Previously On… ‘Love, Victor’

What is Previously On…?

Awards Radar obviously loves film, but we also love our television and streaming series, too. The challenge is that once a series has a couple seasons behind it, jumping in can be intimidating. That is why we created “Previously On…” The column will provide full-series recaps of the most buzz-worthy shows by an Awards Radar writer who is also a super fan.

Our goal is to help create new fans who may have felt left out and also build excitement upon established fans. Use it as you may; as a way to catch up, a refresher, or just a fun way to revisit the characters and storylines you love. The column will cover each series’ best episodes and music, and moreWe proudly continue Previously On… with the Hulu Series, ‘Love, Victor.’ Let’s watch together.

‘Love, Victor’ Spoiler Free Series Summary

Love, Victor — “There’s No Gay in Team” – Episode 203 — As summer break comes to an end, Victor grapples with his family’s reaction to his coming out. Victor (Michael Cimino), shown. (Photo by: Michael Desmond/Hulu)

Inspired by the 2018 coming-of-age romantic dramedy Love, Simon, the Hulu series Love, Victor stars up-and-coming actor Michael Cimino as the titular character of a high school teenager struggling to come out as gay to his family and peers at Creekwood High School. Throughout the series, we follow Victor on his journey of self-discovery and acceptance. Serving as a common thread between the series and the film from which it’s based upon, Victor finds himself confiding much of his difficulties in coming out with recent Creekwood High alum Simon, who provides words of wisdom and guidance from someone who went through the exact anxieties and situations that Victor is finding himself in.

Love, Victor is created and executive produced by the television writing/producing duo Isaac Aptaker and Elizabeth Berger. This 3-time Emmy nominated pairing of TV showrunners, known for critically-lauded This Is Us, brings comfort to the viewers that Love, Victor is in good hands as the series seeks to represent an accurate portrayal of friendships, relationships, sexuality, internal family struggle and divorce for a younger audience through the lense of teenagers.

As season one ends, Victor finally announces to his family that he is gay. The frame immediately cuts to black, depriving us of the long-awaited reaction that his parents may have to Victor’s coming out. The second season sets up for a family journey toward accepting Victor for who he is, with Victor still facing pressure toward coming out to the school after initially just telling his close friends. The second season is also set to tackle more serious issues, such as alcoholism, mental health, being involved in a love triangle and losing one’s virginity. With coming out of the closet beginning to be in his rear-view mirror, Victor is now under even more pressure as season two premieres this Friday, June 11, 2021.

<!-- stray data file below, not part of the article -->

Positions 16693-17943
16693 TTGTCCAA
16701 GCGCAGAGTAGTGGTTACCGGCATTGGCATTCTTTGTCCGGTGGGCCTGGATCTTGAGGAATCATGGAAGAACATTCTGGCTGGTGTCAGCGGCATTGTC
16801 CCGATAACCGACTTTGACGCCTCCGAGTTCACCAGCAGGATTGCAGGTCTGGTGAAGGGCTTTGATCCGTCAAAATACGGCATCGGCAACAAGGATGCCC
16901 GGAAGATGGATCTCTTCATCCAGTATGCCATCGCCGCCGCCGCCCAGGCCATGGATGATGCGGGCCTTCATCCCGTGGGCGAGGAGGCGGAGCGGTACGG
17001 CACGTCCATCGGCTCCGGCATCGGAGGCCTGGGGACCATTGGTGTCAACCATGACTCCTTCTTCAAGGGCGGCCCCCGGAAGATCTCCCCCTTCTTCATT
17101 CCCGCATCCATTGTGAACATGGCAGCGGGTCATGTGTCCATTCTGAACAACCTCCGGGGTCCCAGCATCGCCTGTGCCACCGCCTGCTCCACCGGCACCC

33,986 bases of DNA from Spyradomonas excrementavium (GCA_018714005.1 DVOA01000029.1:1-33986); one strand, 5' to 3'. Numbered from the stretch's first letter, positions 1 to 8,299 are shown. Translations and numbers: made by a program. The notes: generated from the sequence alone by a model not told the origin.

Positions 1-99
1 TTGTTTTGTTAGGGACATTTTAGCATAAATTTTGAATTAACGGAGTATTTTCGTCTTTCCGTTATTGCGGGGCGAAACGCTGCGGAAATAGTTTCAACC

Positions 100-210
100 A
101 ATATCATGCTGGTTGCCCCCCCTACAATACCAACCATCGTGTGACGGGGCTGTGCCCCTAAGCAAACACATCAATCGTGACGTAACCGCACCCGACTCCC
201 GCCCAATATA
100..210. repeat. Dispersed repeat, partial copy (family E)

Main Characters 

Courtesy of Hulu

Victor Salazar
(Michael Cimino)
A new student at Creekwood High School struggling with his identity surrounding his sexual orientation and adjusting to life in a new city.

Mia Brooks
(Rachel Hilson)
Victor’s intelligent, quick-witted friend and once-girlfriend while he was exploring his true identity. 

Courtesy of Hulu

Felix Winston
(Anthony Turpel) 
Victor’s quirky new neighbor and closest friend at Creekwood who demonstrates an eagerness to befriend him as he moves into town.

Lake Meriwether
(Bebe Wood)
Mia’s social media-obsessed best friend with a long-term goal of pursuing a career in public relations and a love interest of Felix.

Courtesy of Hulu
Courtesy of Hulu

(Mason Gooding)
Student and arrogant basketball jock at Creekwood. Was romantically interested in Mia while she was dating Victor.

Benji Campbell
(George Sear)
Openly gay and charming student at Creekwood that Victor develops a crush on, and eventually begins a relationship with.

Courtesy of Hulu
Courtesy of Hulu

Pilar Salazar
(Isabella Ferreira)
Victor’s younger sister who is resentful of moving to a new city. 

Adrian Salazar
(Mateo Fernandez)
Victor and Pilar’s little brother.

Courtesy of Hulu
Courtesy of Hulu

Armando Salazar
(James Martinez)
Victor’s father.

Isabel Salazar
(Ana Ortiz)
Victor’s mother 

Courtesy of Hulu

Been avoiding watching Love, Victor?
Here’s why you should give it a chance. 

Love, Victor is a trailblazing series in representing the LGBTQ+ community for a younger audience to understand and relate to. The themes that “Love, Victor” highlights such as coming out, sex, infidelity, and divorce epitimoizes the high degree of confidence that the series has in its’ adolescent audience in being exposed to these real-world issues on the small screen. While staying away from typical “coming out” tropes of the past on-screen, “Love, Victor” brings an added level of nuance to the familiar story. Friendships are put to the test; a family is in jeopardy of being divided; and a significant other in a relationship is being unfairly led on. Victor must face all of these social dichotomies while hoping a loving and supportive environment will be there for him on the other side of all of the drama that is about to ensue.

Our 5 Favorite Episodes